Why should we be concerned about blue light exposure?
But what about the harmful effects of blue light rays?
How many hours do you spend in front of a digital screen? Most of us spend the majority of our waking hours staring at a digital screen. Studies suggest that 60% of people spend more than 6 hours a day in front of a digital device.
What is blue light?
Light is made up of electromagnetic particles that travel in waves. These waves emit energy, and range in length and strength. The shorter the wavelength; the higher the energy. The length of the waves is measured in nanometers (nm), with 1 nanometer equaling 1 billionth of a meter. Every wavelength is represented by a different color, and is grouped into the following categories: gamma rays, x-rays, ultraviolet (UV) rays, visible light, infrared light, and radio waves. Together these wavelengths make up the electromagnetic spectrum. However, the human eye is sensitive to only one part of this spectrum: visible light. Visible light is that part of the electromagnetic spectrum that is seen as colors: violet, indigo, blue, green, yellow, orange and red. Blue light has a very short wavelength, and so produces a higher amount of energy. Studies suggest that, over time, exposure to the blue end of the light spectrum could cause serious long-term damage to your eyes.
Where is blue light found?
Blue light is actually everywhere. When outside, light from the sun travels through the atmosphere. The shorter, high energy blue wavelengths collide with the air molecules causing blue light to scatter everywhere. This is what makes the sky look blue. In its natural form, your body uses blue light from the sun to regulate your natural sleep and wake cycles. This is known as your circadian rhythm. Blue light also helps boost alertness, heighten reaction times, elevate moods, and increase the feeling of well being. Artificial sources of blue light include electronic devices such as cell phones and laptop computers, as well as energy-efficient fluorescent bulbs and LED lights. Sources of blue light include the sun, digital screens (TVs, computers, laptops, smart phones and tablets), electronic devices, and fluorescent and LED lighting.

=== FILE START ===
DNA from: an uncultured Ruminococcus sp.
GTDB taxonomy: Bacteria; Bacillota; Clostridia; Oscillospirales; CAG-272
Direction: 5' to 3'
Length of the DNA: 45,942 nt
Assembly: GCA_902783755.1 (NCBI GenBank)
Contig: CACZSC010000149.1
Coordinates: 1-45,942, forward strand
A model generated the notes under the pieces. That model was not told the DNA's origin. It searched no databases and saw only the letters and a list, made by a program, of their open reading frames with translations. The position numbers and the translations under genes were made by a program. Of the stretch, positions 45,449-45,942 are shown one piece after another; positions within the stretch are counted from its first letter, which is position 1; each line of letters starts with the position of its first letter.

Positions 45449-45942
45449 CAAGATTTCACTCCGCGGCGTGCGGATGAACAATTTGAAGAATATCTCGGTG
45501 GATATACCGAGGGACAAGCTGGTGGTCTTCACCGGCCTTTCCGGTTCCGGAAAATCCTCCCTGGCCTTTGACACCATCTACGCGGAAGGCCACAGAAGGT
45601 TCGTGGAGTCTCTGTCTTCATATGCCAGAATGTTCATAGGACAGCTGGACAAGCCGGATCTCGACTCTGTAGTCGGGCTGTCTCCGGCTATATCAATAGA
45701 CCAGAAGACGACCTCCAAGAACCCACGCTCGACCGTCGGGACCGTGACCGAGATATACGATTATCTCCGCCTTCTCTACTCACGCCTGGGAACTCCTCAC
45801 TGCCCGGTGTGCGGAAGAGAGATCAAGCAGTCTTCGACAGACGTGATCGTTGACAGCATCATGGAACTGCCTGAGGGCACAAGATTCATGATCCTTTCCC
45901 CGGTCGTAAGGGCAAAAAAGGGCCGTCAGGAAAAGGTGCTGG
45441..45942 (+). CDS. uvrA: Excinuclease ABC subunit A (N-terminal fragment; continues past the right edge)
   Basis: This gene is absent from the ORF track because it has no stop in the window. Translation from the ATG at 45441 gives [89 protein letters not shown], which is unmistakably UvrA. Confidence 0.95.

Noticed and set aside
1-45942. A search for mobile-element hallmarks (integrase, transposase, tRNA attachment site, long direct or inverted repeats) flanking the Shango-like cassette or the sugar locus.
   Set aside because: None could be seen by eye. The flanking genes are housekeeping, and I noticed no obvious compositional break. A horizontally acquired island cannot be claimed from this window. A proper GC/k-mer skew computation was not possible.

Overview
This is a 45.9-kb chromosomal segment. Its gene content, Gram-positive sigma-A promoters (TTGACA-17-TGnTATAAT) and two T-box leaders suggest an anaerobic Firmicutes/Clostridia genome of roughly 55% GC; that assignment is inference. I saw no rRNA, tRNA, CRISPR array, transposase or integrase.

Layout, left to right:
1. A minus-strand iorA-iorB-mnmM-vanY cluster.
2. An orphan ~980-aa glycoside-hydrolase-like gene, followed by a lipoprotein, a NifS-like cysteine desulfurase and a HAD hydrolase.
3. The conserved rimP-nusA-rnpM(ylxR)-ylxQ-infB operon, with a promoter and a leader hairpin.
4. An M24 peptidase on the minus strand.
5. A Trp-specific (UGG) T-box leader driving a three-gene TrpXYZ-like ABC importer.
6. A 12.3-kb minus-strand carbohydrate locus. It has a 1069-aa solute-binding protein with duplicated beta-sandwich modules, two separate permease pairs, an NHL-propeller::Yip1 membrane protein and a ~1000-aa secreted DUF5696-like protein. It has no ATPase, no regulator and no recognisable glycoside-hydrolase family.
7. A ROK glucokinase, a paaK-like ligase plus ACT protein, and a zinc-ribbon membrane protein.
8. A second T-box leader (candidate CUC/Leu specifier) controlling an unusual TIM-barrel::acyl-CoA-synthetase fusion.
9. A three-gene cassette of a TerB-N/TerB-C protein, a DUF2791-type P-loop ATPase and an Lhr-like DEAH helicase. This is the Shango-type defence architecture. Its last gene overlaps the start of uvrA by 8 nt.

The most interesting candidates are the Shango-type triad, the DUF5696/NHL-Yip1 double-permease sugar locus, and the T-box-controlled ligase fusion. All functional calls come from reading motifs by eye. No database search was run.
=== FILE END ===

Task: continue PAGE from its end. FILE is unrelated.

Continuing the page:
Why should we be concerned about blue light exposure?
Blue light waves are the among the shortest, highest energy wavelengths in the visible light spectrum. Because they are shorter, these "Blue" or High Energy Visible (HEV) wavelengths flicker more easily than longer, weaker wavelengths. This kind of flickering creates a glare that can reduce visual contrast and affect sharpness and clarity. This flickering and glaring may be one of the reasons for eyestrain, headaches, physical and mental fatigue caused by many hours sitting in front of a computer screen or other electronic device. Our eyes' natural filters do not provide sufficient protection against blue light rays from the sun, let alone the blue light emanating from these devices or from blue light emitted from fluorescent-light tubes. Prolonged exposure to blue light may cause retinal damage and contribute to age-related macular degeneration, which can lead to loss of vision.
Where is the increased exposure to blue light coming from? The evolution in digital screen technology has advanced dramatically over the years, and many of today's electronic devices use LED back-light technology to help enhance screen brightness and clarity. These LEDs emit very strong blue light waves. Cell phones, computers, tablets and flat-screen televisions are just among a few of the devices that use this technology. Because of their wide-spread use and increasing popularity, we are gradually being exposed to more and more sources of blue light and for longer periods of time. Spending just two consecutive hours on a digital device can cause eyestrain and fatigue.
Blue Light and Digital Eyestrain
Most of us spend the majority of our waking hours staring at digital screen, whether it's the computer at work, our personal cell phone, playing a video game, or just relaxing and watching TV. Digital eyestrain is a new term used to describe the conditions resulting from the use of today's popular electronic gadgets. Digital eyestrain is a medical issue with serious symptoms that can affect learning and work productivity. Symptoms of digital eyestrain, or computer vision syndrome, include blurry vision, difficulty focusing, dry and irritated eyes, headaches, neck and back pain. Digital eyestrain has overtaken carpal-tunnel syndrome as the number one computer-related complaint. Digital eyestrain does not just affect adults. Children are also at risk for eyestrain due to their growing use of digital devices. Children today have more digital tools at their disposal than ever before – tablets, smart phones, e-readers, video games are just among a few.
According to a study by the Kaiser family Foundation, children and teenagers (ages 8-18) spend more than 7 hours a day consuming electronic media. Before age 10, children's eyes are not fully developed. The crystalline lens and cornea are still largely transparent and overexposed to light, so too much exposure to blue light is not a good thing. Parents should supervise and limit the amount of screen time their children are permitted. Be sure to see your eye doctor at least every two years for a comprehensive eye examination. It is a good way to monitor your eye health, maintain good vision and keep track of your solar radiation protection needs as well as new advances in eye protection.
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